Despite our good times in Colombia, we did not exactly feel the love whilst there. In 3 short weeks we visited multiple towns and parts of the country searching for the spark. That spark returned in Ecuador! Our travels have been revived and the short time there has allowed us to have so many different types of experiences. We regret having to have left so soon.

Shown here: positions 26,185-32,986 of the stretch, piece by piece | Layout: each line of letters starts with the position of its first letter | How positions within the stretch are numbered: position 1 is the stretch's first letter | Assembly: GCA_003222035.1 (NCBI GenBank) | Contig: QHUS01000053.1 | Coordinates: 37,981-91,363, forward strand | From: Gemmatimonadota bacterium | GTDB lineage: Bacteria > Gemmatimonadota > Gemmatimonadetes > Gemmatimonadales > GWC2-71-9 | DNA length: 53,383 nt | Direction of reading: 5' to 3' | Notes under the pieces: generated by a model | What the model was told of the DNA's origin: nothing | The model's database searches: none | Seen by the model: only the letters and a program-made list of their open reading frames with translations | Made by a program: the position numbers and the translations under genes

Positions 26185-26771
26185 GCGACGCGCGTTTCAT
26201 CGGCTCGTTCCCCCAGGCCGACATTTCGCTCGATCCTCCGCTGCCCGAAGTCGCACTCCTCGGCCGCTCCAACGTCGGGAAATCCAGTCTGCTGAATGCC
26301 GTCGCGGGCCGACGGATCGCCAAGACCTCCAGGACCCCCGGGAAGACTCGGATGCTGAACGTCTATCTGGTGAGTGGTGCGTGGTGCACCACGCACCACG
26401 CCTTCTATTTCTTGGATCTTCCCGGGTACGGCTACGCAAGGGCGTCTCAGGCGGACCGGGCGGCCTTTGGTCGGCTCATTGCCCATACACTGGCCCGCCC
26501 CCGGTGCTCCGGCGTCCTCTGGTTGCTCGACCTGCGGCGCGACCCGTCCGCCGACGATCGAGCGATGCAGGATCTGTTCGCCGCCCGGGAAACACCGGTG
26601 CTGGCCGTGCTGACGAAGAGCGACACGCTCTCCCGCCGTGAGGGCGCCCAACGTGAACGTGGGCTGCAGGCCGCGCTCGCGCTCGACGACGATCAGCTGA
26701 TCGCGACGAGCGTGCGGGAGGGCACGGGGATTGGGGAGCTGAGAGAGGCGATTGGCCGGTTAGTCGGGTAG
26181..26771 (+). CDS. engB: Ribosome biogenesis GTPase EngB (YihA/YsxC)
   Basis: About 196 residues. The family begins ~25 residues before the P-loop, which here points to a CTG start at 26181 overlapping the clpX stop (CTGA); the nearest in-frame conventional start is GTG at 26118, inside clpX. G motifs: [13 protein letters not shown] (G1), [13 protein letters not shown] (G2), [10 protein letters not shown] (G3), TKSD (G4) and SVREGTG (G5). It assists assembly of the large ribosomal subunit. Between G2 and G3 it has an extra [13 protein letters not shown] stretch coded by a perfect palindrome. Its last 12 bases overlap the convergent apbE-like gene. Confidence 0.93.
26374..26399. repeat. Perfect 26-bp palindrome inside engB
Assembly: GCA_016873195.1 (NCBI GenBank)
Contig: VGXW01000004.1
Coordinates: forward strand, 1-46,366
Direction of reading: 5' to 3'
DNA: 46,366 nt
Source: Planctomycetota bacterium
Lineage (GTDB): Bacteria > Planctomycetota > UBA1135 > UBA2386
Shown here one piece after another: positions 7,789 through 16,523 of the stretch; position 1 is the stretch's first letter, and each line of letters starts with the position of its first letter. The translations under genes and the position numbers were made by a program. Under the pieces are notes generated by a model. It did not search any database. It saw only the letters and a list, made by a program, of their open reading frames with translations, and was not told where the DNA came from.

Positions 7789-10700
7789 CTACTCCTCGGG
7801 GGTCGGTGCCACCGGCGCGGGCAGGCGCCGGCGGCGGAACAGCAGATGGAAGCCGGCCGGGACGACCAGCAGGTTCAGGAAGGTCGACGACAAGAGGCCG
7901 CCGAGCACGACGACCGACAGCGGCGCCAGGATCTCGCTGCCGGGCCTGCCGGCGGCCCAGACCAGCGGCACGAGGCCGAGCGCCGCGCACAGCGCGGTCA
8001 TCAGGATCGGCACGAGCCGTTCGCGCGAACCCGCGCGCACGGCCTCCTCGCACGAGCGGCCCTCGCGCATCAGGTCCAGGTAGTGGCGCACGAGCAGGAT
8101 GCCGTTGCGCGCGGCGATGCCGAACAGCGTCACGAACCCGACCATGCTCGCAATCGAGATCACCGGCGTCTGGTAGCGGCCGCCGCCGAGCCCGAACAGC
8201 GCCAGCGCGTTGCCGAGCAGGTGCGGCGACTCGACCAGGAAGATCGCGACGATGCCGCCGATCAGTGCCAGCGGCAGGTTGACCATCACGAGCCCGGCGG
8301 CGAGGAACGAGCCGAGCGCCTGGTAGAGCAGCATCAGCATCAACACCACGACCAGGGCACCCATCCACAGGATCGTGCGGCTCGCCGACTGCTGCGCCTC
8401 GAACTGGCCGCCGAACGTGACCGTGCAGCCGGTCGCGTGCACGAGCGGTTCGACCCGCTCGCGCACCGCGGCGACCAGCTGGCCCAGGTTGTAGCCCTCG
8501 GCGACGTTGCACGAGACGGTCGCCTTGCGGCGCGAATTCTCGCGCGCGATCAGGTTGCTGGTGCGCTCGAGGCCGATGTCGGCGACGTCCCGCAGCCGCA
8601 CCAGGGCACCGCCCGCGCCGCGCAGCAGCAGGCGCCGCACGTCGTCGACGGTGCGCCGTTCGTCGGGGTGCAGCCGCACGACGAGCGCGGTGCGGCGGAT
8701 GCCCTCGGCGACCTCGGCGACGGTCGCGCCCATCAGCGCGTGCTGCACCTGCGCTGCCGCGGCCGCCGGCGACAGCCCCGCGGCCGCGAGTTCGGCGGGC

We arrived in Quito, a city that we had heard tales of dangers, and, are happy to report that we made it out unscathed. In fact, we really enjoyed Quito and felt completely safe. The old Colonial town had many good markets (food and handicraft) and huge beautiful parks that get utilized! One day we took the TeleferiQo (cable cars) up to 4100 meters and had a gorgeous view overlooking the city and the surrounding mountain ranges. At that altitude it was difficult to walk without huffing and puffing, but the sites made it worth while. We stayed at a place called Community Hostel, and it was just that. We met a handful of really great people and one night we joined them in a night out where we hit a couple bars and then had PIZZA CONES. You read that correctly… pizza shaped and eaten like an ice cream cone. Delish! We also trekked out to the Mitad Del Mundo…aka, the center of the world. We visited the monument dedicated to the 18th century discovery of the center of the world… and then walk down the road to the museum that has the actual GPS coordinates of 0 longitude and 0 latitude. We watched the water drain straight down, counter clockwise and clockwise, balanced an egg on a nail, and felt drunk whilst trying to walk a straight line on the equator and got to see a real shrunken head… naturally.